There’s that old term that sometimes less is more. Filmmakers subscribe to that theory–well some filmmakers, I mean Michael Bay never met a special effect he didn’t like, and of course there’s porn, but back in the golden age, less was more. With the flick of an eyebrow Greta Garbo made men swoon, with the revealing seductive smile and the flash of a shoulder Rita Hayworth made men literally shiver in their seats. Back then, less was more, and more times than none, back in the golden age of film, many filmmakers thought that less was more. I’m for that theory that sometimes our imagination can do more than an actual picture can do, because nothing can match our own sick imaginations. These days in horror films it’s hard to find a film that subscribes to that theory, let alone be able to exercise it and pull it off.
Master Alfred Hitchcock believed this theory, and for us it still works. Hitchcock believed that many times what you didn’t show the audience was more terrifying than what you did. As with “The Haunting”, both films stand as a testament to that theory that many times less is indeed more. In 1963 director Robert Wise directed the adaptation of Shirley Jackson’s horror novel “The Haunting of Hill House”, and turned it in to one of the most underrated unnoticed classic horror films of all time that continues to remain creepy. In 1999, director Jan DeBont directed a remake of the novel, and, well—it’s bad. really bad. With DeBont’s movie, there is nothing but a spectacle that provides little scares with monsters and demons coming back and forth and an epic battle in the end with a great looking but hardly scary CGI ghost, but 1963’s “The Haunting” was able to accomplish so much more with old factory devices.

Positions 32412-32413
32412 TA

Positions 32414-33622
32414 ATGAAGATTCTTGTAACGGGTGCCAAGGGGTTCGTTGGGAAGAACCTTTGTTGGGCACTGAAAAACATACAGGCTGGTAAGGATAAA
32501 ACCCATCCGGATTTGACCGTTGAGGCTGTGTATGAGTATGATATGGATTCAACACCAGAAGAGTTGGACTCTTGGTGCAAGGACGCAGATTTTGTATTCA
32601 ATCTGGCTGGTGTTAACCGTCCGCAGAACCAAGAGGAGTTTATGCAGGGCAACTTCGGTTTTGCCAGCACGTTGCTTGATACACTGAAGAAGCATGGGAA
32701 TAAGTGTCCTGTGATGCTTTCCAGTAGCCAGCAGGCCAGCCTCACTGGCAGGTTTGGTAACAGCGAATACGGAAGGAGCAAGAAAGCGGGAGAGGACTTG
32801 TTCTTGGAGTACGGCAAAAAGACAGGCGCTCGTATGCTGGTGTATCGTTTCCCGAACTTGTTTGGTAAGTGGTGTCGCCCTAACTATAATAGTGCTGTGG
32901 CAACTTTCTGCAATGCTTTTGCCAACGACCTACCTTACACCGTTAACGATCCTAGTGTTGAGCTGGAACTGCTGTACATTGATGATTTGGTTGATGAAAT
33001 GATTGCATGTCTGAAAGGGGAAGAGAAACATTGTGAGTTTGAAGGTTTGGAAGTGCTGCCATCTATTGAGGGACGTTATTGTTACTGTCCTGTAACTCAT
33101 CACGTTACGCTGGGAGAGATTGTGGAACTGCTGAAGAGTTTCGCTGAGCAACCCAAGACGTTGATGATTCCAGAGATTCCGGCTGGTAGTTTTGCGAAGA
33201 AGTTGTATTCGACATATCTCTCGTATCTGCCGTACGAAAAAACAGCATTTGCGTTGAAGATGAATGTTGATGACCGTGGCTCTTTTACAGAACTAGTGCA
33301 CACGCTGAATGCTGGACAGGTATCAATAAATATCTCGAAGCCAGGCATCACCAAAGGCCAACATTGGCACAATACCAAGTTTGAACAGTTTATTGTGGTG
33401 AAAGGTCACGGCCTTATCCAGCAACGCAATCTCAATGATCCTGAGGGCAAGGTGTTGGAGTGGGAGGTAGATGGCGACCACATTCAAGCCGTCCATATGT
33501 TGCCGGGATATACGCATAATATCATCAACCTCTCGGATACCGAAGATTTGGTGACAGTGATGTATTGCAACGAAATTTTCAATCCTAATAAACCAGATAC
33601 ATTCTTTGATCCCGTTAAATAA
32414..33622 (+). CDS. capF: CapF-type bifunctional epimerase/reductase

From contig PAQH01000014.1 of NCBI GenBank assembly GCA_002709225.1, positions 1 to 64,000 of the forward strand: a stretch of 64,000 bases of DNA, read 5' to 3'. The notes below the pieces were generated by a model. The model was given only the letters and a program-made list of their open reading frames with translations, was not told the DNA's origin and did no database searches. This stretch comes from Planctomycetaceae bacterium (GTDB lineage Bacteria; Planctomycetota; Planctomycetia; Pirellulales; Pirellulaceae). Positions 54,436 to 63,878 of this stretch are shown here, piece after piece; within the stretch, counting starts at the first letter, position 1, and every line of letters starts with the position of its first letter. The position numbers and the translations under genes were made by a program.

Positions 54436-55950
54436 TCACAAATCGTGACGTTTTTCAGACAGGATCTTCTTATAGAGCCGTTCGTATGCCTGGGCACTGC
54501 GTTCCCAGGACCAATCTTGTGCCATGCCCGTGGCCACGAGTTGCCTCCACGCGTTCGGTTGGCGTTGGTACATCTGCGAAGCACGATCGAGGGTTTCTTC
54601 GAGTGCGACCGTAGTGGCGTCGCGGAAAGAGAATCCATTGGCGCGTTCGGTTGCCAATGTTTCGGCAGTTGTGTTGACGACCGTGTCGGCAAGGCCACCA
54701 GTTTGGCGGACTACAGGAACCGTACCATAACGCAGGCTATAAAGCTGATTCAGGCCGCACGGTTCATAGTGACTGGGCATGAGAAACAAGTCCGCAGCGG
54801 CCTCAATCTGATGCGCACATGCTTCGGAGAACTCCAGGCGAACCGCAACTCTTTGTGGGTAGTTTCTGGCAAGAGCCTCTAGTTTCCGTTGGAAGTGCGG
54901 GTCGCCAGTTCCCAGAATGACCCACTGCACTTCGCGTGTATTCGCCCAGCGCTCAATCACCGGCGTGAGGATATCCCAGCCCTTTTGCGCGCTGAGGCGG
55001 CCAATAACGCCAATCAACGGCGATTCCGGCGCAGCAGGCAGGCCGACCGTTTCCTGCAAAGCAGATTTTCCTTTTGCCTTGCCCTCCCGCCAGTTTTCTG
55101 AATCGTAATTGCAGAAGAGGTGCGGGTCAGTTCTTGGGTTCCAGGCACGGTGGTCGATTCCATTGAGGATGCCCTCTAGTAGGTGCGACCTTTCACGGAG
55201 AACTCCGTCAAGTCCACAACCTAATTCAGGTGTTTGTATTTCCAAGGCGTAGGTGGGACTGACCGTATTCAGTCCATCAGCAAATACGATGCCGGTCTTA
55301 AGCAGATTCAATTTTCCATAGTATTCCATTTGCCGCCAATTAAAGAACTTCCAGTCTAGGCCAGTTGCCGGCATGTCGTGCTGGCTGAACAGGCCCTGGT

With Wise’s black and white stark presentation that made his film look like a nightmare, he was able to pull off so much with creaky floors, slamming doors, and a beast that remained unseen even after the climax. Wise relies on the audiences imaginations to do the work for him. Constantly Eleanor (Julie Harris) can hear above her room, the pounding and thumping of a monstrous beast above stomping back and forth, from within her room she can hear something looking for her, the breathing and sniffing as she gazes in horror, and Wise pulls off so much by not showing us. What made the difference between these two movies, are the sheer brilliant performances.
While the remake boasted the respective incomparable talents of Liam Neeson, Lilli Taylor, Catherine Zeta Jones, and Owen Wilson, what they failed to do was convince us that they were truly horrified. But with the version from 1963 with the cast of Russ Tamblyn, Julie Harris, the beautiful Claire Bloom, and Richard Johnson, they convinced us that within the Hill house, lay something truly menacing. In one utterly beautiful scene, the entire cast watches in a room as they gaze at the main door while the monster thumps and pounds outside, and they gaze in gaping wide-eyed fright as the unseen beast waits outside their door, and with a truly brilliant sequence, bends the door. With simple devices and a cast who actually convinced us there was something horrific going on, we were able to experience a truly creepy film that show audiences that our own imaginations can do tricks that Hollywood can’t muster up.